Prospectively collected data for 315 patients who underwent ARLDLT at the Department of Surgery of Queen Mary Hospital (Hong Kong, China) between July 1994 and August 2008 were reviewed. The first 50 cases were excluded because of the learning curve effect and because they had been reported in a previous study.5 We adopted the standard perioperative management protocol and surgical techniques for donor and recipient operations, which have been previously described.5, 6 HJ was adopted as the standard method for bile duct reconstruction before 2002, and DDA was the preferred method thereafter (from case 63 onward) unless there was a contraindication for safe anastomosis (eg, an unhealthy recipient bile duct or an anatomic variant in the donor bile duct).6 After March 2000, a T tube or internal stent was not placed routinely. Each liver graft was prepared at the back-table. Hepatic venous outflow reconstruction was performed as previously described,7, 8 and the hepatic duct was left untouched at all times.9 University of Wisconsin solution was used for graft preservation before August 2002; thereafter, histidine tryptophan ketoglutarate solution was used instead. The recipient warm ischemia time was defined as the time between the first venous anastomosis and portal reperfusion in the recipient. The graft cold ischemia time was the time between the cross-clamping of donor vessels and portal reperfusion in the recipient.
DDA and HJ Techniques
At the end of graft implantation when all vascular anastomoses were completed and hemostasis was achieved, DDA was performed. Bleeding points around the hepatic duct of the graft were plicated with fine sutures. For ductal openings adjacent to each other and less than 5 mm apart, ductoplasty was performed. Otherwise, a decision had to be made between 2 options: DDA to one duct and HJ to another or HJ for both ducts. The graft bile duct width and the recipient bile duct width were measured. The recipient bile duct might be partially closed with sutures to avoid a size discrepancy. End-to-end anastomosis was performed with 6/0 polydioxanone suture (PDS) continuous sutures for the posterior wall. A short segment of a cannula (a 3.5-Fr Argyle catheter) was temporarily inserted across the anastomosis until the anterior wall anastomosis was completed with multiple interrupted 6/0 PDS sutures. The cannula was then removed, and the sutures were tied. For HJ, a Roux jejunal loop of sufficient length was prepared with staples. Side-to-side jejunojejunostomy was performed with a single-layer 4/0 Prolene continuous suture, and it was fashioned at least 40 cm from the HJ anastomosis. HJ was performed through a retrocolic and preferably retrogastric route with 6/0 PDS continuous sutures for the posterior wall and multiple interrupted 6/0 PDS sutures for the anterior wall. After 2001, an abdominal drain was not inserted routinely unless the surgeon decided otherwise.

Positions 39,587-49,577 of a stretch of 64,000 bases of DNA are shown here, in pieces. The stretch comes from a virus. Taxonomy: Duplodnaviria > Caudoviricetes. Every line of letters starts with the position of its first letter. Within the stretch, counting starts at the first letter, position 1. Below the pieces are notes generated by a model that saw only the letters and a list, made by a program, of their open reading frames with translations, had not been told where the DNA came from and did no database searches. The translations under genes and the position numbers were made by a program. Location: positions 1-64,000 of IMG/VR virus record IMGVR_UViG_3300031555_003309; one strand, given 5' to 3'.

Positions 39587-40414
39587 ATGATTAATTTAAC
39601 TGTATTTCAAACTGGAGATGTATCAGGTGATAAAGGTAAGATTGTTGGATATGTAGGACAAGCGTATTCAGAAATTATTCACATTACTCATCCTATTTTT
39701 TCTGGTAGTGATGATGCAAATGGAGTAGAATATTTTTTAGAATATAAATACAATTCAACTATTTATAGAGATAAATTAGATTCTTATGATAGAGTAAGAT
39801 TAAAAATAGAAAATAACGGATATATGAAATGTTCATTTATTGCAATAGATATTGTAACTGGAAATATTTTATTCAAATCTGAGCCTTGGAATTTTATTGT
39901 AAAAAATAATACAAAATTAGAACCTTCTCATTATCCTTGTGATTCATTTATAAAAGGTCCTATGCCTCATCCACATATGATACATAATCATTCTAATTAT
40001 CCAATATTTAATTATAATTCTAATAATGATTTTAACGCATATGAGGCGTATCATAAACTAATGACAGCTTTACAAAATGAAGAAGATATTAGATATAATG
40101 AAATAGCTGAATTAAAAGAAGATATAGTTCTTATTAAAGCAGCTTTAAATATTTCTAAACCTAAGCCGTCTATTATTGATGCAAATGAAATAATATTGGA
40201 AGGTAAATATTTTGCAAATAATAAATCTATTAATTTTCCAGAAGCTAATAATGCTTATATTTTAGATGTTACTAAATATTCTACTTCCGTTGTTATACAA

Before January 2001, the immunosuppression regimen consisted of tacrolimus and a corticosteroid. An intraoperative intravenous injection of 1 g of hydrocortisone was given. After transplantation, a tapering dose of methylprednisolone was administered (the initial dosage of 200 mg/day was tapered to 40 mg/day by day 7). The steroid treatment was then maintained with oral prednisolone at a dosage of 20 mg/day, which was gradually tapered off at 6 months after transplantation. Oral tacrolimus was given at a dosage of 0.15 mg/kg of body weight/day within 12 hours after transplantation. The dose was titrated to achieve a serum trough level of 10 to 15 ng/mL. Since January 2001, 20 mg of basiliximab (Simulect, Novartis, Basel, Switzerland) was given intravenously within 6 hours of graft reperfusion and on postoperative day 4. Hydrocortisone was injected intraoperatively (1 g) and on postoperative day 1 (500 mg). Oral tacrolimus at a dosage of 0.15 mg/kg of body weight/day was administered within 12 hours after transplantation, and the dose was titrated to achieve a lower trough level of 5 to 10 ng/mL. Mycophenolate mofetil (CellCept, Roche, Basel, Switzerland) was started within 48 hours after transplantation at a dosage of 1.5 g/day and was gradually tapered off at 3 months. A maintenance steroid was not given routinely.